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November 24th, 2015:

Precinct analysis: Where the voters came from

Yesterday we looked at the voting history of the people who participated in the 2015 election. Today we’re going to take a look at how those numbers broke down by Council district.


Dist   All 3    None    Rest   Total
====================================
A      4,686   7,238   8,173  20,097
B      4,873   8,829   8,738  22,440
C     11,471  17,129  18,588  47,188
D      6,988  10,196  11,204  28,388
E      5,906  14,302  13,392  33,600
F      2,348   5,456   4,942  12,746
G      9,703  13,523  17,630  40,856
H      3,035   7,452   6,958  17,445
I      2,897   5,939   5,856  14,692
J      2,001   3,437   3,305   8,743
K      5,730   8,101   8,846  22,677

Total 59,639 101,603 107,630 268,872

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Just a reminder, “All 3” refers to voters who had also participated in the 2013, 2011, and 2009 elections; “None” refers to voters who voted in none of those three elections; “Rest” refers to the people who voted in one or two of those elections, but not all three. The first thing to notice is something I hadn’t noticed till I started working on this post, which is that for all the talk about “new” voters, there were a lot of “sometimes” voters in this election. Perhaps one of our oft-quoted poli sci professors could put a grad student or two on the question of why people vote in some city elections but not others. Obviously, some people are new to town or are newly eligible to vote, but what about the others? Why skip one election but vote in another? I don’t understand it. I wish someone would make the effort to try.

The other number that jumps out at you is the number of “None” voters in District E. It’s fair to assume a significant number of these were anti-HERO voters. Notice that E wasn’t the only district that saw the number of new voters be more than double the number of old reliables – F, H, and I also fit that bill. Why might that be? Could be any number of reasons – HERO, a disproportionate number of new and/or newly-eligible residents, the fact that there weren’t that many old reliables to begin with, some other reason. Of course, even the district that had a lot of old reliables, like C and D and G, saw a lot of newbies show up as well. What can you say? There were a lot of new voters. Even in this high-for-Houston-elections-turnout environment, there are still a lot of other people who vote in other years.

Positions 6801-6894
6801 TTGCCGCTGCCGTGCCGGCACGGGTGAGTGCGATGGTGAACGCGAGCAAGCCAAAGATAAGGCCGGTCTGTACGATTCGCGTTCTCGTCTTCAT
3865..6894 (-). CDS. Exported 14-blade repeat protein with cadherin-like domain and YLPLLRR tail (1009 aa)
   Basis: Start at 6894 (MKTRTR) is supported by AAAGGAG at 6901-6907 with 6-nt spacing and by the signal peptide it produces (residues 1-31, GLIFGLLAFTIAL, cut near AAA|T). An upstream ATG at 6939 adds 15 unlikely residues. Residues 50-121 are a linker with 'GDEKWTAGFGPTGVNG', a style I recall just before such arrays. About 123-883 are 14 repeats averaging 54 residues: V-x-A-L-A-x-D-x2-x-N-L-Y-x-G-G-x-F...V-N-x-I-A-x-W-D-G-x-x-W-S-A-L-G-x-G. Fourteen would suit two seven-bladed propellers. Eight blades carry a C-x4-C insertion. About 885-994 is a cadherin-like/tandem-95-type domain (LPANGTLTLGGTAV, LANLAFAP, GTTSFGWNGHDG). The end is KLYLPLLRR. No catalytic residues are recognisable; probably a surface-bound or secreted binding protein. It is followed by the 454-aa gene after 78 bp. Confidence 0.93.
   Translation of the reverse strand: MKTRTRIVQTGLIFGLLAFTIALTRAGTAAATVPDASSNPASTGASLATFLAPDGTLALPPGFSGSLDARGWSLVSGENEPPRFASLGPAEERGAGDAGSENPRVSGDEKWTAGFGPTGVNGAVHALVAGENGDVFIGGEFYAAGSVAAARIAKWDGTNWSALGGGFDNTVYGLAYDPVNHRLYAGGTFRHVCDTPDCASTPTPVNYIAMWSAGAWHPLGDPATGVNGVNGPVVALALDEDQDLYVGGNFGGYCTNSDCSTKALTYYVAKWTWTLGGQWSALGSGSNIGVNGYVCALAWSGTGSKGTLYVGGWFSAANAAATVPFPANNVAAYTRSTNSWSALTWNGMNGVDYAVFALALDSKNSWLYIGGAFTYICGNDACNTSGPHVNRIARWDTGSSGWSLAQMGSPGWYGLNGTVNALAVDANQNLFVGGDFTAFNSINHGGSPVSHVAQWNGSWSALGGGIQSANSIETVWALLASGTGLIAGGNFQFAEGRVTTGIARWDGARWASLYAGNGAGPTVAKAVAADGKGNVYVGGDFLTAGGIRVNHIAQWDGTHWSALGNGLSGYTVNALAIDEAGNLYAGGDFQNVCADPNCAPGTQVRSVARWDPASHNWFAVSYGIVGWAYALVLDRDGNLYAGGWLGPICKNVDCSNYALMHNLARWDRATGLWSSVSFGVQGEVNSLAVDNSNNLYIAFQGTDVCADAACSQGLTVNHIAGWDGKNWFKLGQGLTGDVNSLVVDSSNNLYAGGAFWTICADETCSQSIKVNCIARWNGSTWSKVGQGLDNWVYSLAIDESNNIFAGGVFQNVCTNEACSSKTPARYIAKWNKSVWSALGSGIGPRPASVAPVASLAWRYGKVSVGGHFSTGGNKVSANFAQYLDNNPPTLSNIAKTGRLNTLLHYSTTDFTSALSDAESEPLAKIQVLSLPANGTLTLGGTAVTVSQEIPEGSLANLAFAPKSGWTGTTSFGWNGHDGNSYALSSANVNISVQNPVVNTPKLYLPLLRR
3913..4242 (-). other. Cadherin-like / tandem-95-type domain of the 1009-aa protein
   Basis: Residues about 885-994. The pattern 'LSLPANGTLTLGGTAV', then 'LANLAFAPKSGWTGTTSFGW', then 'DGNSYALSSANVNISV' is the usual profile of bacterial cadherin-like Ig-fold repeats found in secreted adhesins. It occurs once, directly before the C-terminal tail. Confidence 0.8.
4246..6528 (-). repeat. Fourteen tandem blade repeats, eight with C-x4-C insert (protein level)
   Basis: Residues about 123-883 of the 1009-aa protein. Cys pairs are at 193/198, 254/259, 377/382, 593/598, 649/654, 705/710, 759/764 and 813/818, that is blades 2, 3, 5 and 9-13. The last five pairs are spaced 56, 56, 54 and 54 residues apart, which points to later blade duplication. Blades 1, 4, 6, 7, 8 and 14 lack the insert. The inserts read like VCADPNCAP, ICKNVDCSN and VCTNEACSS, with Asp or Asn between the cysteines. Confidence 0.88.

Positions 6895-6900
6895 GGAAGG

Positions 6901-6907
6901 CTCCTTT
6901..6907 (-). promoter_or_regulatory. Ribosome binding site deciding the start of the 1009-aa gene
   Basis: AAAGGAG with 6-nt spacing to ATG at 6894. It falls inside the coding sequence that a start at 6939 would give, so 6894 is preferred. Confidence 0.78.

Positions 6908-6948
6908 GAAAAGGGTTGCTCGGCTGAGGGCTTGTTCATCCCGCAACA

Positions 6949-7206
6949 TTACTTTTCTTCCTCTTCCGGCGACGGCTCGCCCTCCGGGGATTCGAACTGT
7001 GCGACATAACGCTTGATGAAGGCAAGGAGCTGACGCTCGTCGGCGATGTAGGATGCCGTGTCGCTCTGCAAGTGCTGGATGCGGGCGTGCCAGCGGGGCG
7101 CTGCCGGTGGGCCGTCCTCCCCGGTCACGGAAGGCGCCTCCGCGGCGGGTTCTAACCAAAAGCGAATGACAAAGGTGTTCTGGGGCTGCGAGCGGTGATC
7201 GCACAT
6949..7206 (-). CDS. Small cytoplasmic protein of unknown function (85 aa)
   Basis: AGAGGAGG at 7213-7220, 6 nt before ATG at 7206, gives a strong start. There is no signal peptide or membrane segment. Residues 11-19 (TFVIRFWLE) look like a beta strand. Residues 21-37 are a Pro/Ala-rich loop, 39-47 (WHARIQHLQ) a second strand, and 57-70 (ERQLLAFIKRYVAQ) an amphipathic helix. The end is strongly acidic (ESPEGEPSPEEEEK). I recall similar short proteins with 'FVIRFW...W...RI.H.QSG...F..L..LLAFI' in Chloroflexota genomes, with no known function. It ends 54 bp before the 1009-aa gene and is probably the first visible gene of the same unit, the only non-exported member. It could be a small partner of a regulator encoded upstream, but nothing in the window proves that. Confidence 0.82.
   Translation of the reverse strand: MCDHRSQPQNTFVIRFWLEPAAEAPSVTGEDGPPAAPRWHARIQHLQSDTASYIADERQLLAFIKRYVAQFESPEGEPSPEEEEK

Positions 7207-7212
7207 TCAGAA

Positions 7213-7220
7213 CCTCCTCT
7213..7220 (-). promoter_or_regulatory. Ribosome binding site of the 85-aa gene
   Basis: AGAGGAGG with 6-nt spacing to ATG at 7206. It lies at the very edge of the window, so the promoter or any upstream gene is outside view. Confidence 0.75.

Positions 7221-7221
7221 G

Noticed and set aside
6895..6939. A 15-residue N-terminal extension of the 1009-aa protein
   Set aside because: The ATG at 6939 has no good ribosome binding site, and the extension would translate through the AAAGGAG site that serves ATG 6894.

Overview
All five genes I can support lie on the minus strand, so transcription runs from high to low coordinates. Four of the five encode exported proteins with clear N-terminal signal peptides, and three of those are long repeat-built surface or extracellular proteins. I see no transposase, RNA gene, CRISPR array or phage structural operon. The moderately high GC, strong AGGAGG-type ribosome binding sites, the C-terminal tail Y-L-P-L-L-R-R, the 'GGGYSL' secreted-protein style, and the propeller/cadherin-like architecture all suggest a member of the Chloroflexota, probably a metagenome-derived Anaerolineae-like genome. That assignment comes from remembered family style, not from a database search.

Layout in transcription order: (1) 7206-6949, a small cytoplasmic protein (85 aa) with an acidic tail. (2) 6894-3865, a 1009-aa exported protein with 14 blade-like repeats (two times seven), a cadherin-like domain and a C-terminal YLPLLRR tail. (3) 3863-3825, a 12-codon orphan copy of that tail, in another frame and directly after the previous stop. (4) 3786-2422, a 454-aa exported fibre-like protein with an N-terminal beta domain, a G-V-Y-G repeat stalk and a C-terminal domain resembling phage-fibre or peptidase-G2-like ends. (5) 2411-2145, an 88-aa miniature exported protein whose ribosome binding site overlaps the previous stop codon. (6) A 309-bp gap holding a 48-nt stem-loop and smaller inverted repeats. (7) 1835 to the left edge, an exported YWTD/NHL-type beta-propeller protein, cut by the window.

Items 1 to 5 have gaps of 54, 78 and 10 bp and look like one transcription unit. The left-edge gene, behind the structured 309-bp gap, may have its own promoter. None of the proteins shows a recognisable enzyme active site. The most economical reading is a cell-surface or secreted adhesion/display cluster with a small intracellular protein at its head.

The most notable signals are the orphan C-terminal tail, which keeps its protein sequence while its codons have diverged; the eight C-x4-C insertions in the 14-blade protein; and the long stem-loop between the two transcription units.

Another way of looking at this: The share in each district of each kind of voter:


Dist   All 3    None    Rest   Total
====================================
A      7.86%   7.12%   7.59%   7.47%
B      8.17%   8.69%   8.12%   8.35%
C     19.23%  16.86%  17.27%  17.55%
D     11.72%  10.04%  10.41%  10.56%
E      9.90%  14.08%  12.44%  12.50%
F      3.94%   5.37%   4.59%   4.74%
G     16.27%  13.31%  16.38%  15.20%